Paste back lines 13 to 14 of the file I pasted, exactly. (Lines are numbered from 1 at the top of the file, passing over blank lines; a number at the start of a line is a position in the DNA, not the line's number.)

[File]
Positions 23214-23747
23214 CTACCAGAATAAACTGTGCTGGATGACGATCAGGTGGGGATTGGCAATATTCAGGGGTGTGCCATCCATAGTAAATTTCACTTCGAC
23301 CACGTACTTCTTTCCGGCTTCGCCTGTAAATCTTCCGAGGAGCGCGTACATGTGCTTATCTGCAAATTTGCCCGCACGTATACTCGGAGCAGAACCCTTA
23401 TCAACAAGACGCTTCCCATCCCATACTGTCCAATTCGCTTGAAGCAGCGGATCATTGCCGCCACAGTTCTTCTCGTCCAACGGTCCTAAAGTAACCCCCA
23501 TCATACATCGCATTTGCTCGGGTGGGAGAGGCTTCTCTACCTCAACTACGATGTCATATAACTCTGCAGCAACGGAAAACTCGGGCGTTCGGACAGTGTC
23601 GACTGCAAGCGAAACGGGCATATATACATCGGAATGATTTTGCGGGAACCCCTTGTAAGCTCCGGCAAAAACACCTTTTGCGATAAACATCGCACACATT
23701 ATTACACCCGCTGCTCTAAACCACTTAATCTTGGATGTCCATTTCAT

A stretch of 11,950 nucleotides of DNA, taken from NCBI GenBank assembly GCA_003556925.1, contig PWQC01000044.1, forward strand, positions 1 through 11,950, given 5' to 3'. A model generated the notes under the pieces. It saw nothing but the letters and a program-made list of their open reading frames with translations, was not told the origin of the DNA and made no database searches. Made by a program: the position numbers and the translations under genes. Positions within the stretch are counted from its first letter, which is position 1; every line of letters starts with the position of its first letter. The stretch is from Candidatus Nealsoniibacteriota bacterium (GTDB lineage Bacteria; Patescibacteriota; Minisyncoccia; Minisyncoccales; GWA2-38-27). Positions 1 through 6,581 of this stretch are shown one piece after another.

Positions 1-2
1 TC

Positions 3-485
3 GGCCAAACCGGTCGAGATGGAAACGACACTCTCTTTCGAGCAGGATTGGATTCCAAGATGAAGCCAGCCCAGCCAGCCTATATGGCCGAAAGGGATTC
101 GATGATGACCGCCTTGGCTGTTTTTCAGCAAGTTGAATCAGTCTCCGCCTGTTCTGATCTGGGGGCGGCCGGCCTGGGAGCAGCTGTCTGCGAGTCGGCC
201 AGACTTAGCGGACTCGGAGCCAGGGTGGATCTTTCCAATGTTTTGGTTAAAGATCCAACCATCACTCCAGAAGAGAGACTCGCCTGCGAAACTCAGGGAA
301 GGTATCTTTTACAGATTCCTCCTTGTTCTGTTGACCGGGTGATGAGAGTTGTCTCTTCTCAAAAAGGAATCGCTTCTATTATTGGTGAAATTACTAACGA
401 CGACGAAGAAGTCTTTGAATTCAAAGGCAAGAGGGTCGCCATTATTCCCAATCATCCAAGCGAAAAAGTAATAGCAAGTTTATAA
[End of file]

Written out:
101 GATGATGACCGCCTTGGCTGTTTTTCAGCAAGTTGAATCAGTCTCCGCCTGTTCTGATCTGGGGGCGGCCGGCCTGGGAGCAGCTGTCTGCGAGTCGGCC
201 AGACTTAGCGGACTCGGAGCCAGGGTGGATCTTTCCAATGTTTTGGTTAAAGATCCAACCATCACTCCAGAAGAGAGACTCGCCTGCGAAACTCAGGGAA